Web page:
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Three Sermons on Christian Zeal

Three Sermons on Christian Zeal

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Philippians II. 21.
For all seek their own, not the things which are Jesus Christ^ s.

Philippians II. 21.
For all seek their own, not the things which are Jesus Christ^ s.

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Published by: GLENN DALE PEASE on Nov 19, 2013
Copyright:Attribution Non-commercial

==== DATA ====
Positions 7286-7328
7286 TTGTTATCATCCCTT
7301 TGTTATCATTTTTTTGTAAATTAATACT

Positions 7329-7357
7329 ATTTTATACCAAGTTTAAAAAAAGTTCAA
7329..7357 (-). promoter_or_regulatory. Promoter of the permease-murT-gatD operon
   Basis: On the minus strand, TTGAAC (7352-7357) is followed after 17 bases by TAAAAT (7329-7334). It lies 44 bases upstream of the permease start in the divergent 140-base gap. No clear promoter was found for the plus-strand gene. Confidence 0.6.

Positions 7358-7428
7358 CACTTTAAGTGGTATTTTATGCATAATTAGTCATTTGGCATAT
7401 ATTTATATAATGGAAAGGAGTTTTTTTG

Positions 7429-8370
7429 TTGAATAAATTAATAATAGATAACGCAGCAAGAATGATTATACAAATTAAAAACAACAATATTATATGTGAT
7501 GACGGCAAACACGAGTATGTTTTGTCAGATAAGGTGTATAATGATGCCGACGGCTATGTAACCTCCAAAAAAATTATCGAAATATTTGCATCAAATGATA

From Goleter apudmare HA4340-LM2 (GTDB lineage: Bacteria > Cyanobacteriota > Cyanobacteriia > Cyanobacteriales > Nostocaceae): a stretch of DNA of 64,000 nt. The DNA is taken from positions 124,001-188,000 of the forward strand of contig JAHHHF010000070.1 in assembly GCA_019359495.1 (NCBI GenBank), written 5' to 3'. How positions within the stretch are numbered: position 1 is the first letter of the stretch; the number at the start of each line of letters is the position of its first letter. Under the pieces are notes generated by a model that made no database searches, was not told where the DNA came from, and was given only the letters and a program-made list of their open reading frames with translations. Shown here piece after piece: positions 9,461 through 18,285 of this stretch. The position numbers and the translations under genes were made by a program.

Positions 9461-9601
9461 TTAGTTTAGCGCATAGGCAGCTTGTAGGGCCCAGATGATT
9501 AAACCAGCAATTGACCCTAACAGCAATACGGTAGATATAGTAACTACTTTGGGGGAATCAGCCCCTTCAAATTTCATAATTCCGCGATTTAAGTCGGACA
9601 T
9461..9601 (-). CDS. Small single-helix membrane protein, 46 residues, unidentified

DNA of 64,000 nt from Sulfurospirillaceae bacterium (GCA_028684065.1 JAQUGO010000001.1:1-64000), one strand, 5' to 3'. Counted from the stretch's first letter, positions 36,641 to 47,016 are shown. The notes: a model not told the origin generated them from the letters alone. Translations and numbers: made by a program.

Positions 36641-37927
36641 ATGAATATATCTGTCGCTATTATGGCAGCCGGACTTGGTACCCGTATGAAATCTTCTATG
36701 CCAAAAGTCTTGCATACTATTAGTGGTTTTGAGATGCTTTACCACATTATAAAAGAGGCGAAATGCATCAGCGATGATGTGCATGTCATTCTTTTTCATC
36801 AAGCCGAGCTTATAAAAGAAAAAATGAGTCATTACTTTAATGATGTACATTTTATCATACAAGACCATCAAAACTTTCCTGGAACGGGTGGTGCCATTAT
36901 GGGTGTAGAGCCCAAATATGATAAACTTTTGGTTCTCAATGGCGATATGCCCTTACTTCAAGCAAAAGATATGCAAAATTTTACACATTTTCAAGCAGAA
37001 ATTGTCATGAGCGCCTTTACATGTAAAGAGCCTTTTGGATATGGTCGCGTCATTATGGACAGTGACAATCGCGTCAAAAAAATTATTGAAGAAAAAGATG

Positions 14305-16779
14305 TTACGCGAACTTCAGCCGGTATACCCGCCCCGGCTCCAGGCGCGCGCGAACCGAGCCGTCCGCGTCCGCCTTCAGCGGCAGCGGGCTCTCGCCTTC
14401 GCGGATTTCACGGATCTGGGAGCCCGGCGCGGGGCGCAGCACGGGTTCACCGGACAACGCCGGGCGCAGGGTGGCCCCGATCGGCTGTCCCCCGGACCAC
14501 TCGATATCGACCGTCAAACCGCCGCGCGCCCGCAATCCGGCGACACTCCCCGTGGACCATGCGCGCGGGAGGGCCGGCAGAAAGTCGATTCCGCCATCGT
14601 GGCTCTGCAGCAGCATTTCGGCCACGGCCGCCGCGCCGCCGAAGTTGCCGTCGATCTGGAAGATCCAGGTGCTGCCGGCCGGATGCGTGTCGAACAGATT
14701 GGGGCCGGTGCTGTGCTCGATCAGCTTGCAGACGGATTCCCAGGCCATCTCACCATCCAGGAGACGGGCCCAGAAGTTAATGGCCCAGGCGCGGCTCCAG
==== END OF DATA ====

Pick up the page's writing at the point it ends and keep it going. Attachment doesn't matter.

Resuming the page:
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THREE SERMOS O CHRISTIA ZEALBY JOB ORTO PREFACE. Many excellent treatises have been published of late in defence of tolera- tion and liberty ; and many attempts made to increase that candom- and moderation, for which the present age hath been celebrated. It is hoped that these A\Titings have produced, and will produce, some very good eftects. But is there not reason to lament that, amidst this zeal tor liberty, and this progress of moderation and charity, there is a great want of zeal for the support and advancement of real practical religion, and for the good of souls? Many have sho^^^l a zeal for or against subscription to articles of taith of human contrivance ; and some, on each side the question, much bitterness. But where shaU we find a true, well-regulated zeal for the indisputable truths of the gospel, and that sobriety, righteousness, and godliness which all are sensible, and acknowledge, that it strongly inculcates ? ^^ here shall we perceive a zeal to use, and lead others to use, the appointed means of religion; family-prayer, and instruction, secret devotion, the religious observation of the Lord's day, and the pious education of youth ? ^^ here shall we find an habitual concern and readiness to " exhort one another daily." and "provoke one another to love and good works r" Shall we look for these, where they may most naturaUy be expected, among the ministers of the gospel ? But are not too many of them the persons who, considering their office, quahh- cations, and obhgations, are most culpably remiss therein ? Have they not contracted much of the spirit of this world ? Do not their an-, dress con- versation, and manners savour too much of the levity and dissipation ot the ao-e ' Are none of the sacred character to be found at the theatre, the card-table, and other fashionable diversions ; " shining in every public place  —but the pulpit :" as if they thought it unbecoming to appear m common life with any thing of the dinne about them ? Do none of these make the Lord's dav a common ^dsiting day, or permit it so to be perverted and pro- faned by their families ? Do not some content themselves with short, general, cold harangues from the pulpit, in the strain of a pagan philosopher, which, however learned, elegant, and pohte, the generality of their hearers can neither rehsh nor understand ? Are not catechizing, the instruction of youth, and personal visits to the families under their care with a religious view, shamefuUy neglected; while their zeal is employed about learned trifles or mere amusements, or in censuring those who make it the aim of then- ministry and the business of their lives to win souls ? What is the conse- quence of this remissness ? What, indeed, is naturally to be expected ? 1 lie ministry is sinking into contempt; the house of God much forsaken; and